Chouquettes are little morsels of delight. These French pastries are round, airy choux pastries, with custard-like insides, and a sweet, crunchy pearl sugar topping on the outside. Elegantly simple and delicious.
Chouquettes are fast and easy to make, and addictively delicious!
Let’s start with the important question.
What are chouquettes?
These are little choux pastry puffs that are baked with Swedish pearl sugar on top.
The pearl sugar is generously sprinkled on top before the pastry is baked.
The result is a puffy, light choux pastry, with an addictively crunchy sweetness on the outside.
Fair warning though, it is SO easy to gobble these babies up one after another. You’ll need a heavy dose of self-restraint to stop from turning into a chouquette yourself.
There are only two components to this sweet, simple snack.
I adore making choux pastry! I could make it with my eyes closed. OK, maybe not quite, but I’ve made it hundreds upon hundreds of times over many years, it’s pretty much muscle memory for me by now.
Choux pastry is a very simple dough, and the fact that these chouquettes don’t even need a filling means that these babies can enter my gullet after being baked that much sooner.
I have a separate post on all the basics of choux pastry, with plenty of troubleshooting tips. You can use that recipe and guide to get perfect results for your choux pastry too.
Here’s just a quick run down of the choux pastry recipe
Melt the butter and milk in a saucepan, along with a pinch of salt and sugar. Bring the mixture to a boil.
Add the flour (off heat), and stir to form a dough. You will need to cook it for a few minutes to get the right consistency.
Let it cool and then add the eggs (a little, or one egg at a time), just until you get the correct, pipeable consistency.
Store any unused pastry dough in a piping bag, or ziploc bag to prevent the dough from being exposed to air and forming a skin. You can also store the dough in an air-tight container, as long as you place a plastic wrap over it, touching the surface.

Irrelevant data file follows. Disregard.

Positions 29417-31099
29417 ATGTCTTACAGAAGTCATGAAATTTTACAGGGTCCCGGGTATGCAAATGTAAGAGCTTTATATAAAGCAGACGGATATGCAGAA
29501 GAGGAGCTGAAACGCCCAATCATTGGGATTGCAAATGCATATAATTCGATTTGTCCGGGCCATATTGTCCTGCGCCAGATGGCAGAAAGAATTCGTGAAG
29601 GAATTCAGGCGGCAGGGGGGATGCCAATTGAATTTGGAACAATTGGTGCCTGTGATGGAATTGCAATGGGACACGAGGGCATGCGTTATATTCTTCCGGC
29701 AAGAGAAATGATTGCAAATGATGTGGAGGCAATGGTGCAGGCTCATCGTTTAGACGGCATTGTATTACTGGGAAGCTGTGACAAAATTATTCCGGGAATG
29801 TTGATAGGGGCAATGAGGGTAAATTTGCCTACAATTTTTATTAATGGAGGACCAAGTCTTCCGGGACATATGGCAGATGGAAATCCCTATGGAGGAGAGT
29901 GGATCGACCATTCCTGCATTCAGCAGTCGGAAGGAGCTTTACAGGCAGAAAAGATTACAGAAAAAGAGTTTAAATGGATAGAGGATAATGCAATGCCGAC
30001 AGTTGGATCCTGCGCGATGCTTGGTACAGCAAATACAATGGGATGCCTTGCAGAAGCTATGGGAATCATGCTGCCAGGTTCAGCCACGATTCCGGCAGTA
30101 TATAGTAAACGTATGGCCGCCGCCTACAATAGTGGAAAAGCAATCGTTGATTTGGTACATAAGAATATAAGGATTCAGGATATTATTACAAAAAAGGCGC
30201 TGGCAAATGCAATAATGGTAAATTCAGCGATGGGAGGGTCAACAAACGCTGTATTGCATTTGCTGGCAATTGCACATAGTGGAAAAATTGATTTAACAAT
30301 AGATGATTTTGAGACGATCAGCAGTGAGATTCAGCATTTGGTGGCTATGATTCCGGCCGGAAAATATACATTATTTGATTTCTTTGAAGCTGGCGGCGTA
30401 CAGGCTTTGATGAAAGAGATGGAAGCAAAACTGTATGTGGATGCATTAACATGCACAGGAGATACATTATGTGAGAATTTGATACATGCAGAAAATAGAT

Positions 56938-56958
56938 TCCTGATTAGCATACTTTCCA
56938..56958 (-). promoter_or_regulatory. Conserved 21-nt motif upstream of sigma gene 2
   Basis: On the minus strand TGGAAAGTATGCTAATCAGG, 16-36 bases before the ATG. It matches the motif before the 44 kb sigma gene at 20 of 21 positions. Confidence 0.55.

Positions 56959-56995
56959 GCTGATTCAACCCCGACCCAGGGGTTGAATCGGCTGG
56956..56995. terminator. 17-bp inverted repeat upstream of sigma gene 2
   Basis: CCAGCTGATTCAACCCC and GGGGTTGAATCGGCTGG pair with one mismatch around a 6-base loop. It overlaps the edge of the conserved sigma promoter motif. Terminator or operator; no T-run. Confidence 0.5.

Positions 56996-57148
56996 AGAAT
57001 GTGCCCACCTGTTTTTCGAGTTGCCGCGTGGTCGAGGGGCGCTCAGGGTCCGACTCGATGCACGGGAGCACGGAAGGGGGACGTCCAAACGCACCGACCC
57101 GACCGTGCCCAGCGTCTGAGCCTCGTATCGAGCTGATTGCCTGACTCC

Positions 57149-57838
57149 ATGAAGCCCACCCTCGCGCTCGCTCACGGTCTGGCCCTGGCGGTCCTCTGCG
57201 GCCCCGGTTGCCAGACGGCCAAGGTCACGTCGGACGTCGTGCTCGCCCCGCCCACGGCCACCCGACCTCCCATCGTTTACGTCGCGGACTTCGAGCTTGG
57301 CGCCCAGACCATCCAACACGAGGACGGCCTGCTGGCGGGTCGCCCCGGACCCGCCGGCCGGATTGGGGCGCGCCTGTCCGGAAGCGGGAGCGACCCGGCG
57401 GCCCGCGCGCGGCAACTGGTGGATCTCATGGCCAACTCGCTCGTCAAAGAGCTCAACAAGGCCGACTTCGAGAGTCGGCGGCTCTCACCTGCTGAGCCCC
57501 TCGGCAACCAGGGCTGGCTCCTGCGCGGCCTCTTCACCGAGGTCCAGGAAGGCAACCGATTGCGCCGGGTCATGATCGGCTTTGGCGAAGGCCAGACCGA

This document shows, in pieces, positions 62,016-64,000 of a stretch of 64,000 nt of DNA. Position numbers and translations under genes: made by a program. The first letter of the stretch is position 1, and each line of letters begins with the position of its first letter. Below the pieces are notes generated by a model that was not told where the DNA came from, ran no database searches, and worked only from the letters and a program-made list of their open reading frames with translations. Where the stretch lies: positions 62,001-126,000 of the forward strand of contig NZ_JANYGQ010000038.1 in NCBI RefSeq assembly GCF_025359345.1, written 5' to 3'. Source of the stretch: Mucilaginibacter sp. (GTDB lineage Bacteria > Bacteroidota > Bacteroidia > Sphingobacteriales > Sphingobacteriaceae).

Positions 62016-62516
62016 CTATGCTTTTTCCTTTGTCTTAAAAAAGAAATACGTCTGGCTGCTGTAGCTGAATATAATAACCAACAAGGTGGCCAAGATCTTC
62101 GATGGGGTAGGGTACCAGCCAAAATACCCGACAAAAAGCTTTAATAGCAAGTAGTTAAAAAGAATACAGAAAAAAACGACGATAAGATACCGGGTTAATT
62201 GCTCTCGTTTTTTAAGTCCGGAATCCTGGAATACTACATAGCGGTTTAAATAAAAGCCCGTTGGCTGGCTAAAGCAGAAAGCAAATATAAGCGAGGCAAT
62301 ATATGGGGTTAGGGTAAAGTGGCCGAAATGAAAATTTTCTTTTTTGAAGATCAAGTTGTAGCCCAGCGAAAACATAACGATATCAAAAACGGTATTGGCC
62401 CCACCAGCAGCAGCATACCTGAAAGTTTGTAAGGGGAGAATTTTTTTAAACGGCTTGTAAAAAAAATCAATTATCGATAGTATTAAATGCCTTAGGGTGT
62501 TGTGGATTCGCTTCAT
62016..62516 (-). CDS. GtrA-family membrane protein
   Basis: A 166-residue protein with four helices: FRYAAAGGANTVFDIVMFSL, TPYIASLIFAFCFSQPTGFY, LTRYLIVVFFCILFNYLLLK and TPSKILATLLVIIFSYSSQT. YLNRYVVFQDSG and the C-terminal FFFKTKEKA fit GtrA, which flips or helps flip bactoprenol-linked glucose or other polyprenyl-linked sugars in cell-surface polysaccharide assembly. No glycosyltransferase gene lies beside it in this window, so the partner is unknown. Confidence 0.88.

It’s very easy to make choux pastry, if you know what to look for at each step. If you’re new to making choux, I highly recommend reading my in-depth post on it.
Make sure to line a baking sheet with parchment paper or a silicone mat. The sugar pearls that are on the tray will melt and caramelize, so a lined pan is easier to clean.
Swedish pearl sugar
Pearl sugar is compressed sugar crystals, formed into large pieces. The large, round-ish particles don’t melt inside baked goods, and retain a nice crunch.
Pearl sugar usually comes in two sizes.
- Swedish pearl sugar – smaller compressed sugar particles.
- Belgian pearl sugar – larger compressed sugar particles.
For chouquettes, the smaller pearl sugar (Swedish pearl sugar) is used, because the chouquettes are small themselves. You can have more of the smaller pearl sugar covering a surface area (compared to the larger ones), resulting in a more crunchy texture in the final baked product.
Belgian pearl sugar is used for Belgian waffles. These larger sugar pearls have a bigger crunch, and hide well in larger “baked” goods; like the thick liege waffle.
If you’ve made profiteroles before, then these will be eeeaaasy.
I prefer to make chouquettes slightly smaller than the profiteroles that I usually make. So that these will be bite-sized desserts that can easily be popped in to your mouth. They will also bake faster.
Once you’ve piped the choux pastry on a tray, keep the remaining choux pastry in the piping bag.
Generously sprinkle the tops of the choux pastry with Swedish sugar pearls. It’s important that they’re sprinkled with pearl sugar densely, because as the pastry bakes and expands, the sugar pearls will spread out as well.
Once the chouquettes are baked, let them cool down to room temperature. And then devour them immediately!
These are perfect just the way they are. Cue the Bruno Mars song…
Tips for perfecting this recipe
Make sure you get the choux pastry dough right. Pipeable but not runny consistency, and glossy. All the tips and secrets for that are in this post here.
Get the size of the chouquettes right. Piping them at the appropriate size might take some practice, but it’s easy. You can watch the video here to see how I pipe consistent shapes (I count up to 2 when piping these chouquettes).
When piping, keep the tip just below the surface to avoid poop emoji shapes. 🙂 Then flatten the tip with a little water to prevent them form burning.
Sprinkle with pearl sugar generously. There will invariably be some extra pearl sugar that end up on the baking sheet instead.
Since these are smaller pastries, I prefer to bake them at one specific temperature. So no changing temperatures halfway through the baking process.
Allow the pastries to get some color during the baking process. If you take them out while they are only a light golden color, the insides might not have dried enough, and this can lead to collapsed and flat chouquettes.
Don’t forget to prick the cases to allow excess air to flow out of the hot pastry puffs. This also prevents the pastries from collapsing or getting soggy.
The insides of your chouquettes should be airy, soft, and custard-like, with a crisp shell on the outside. If you find that the insides are raw, then consider these possibilities,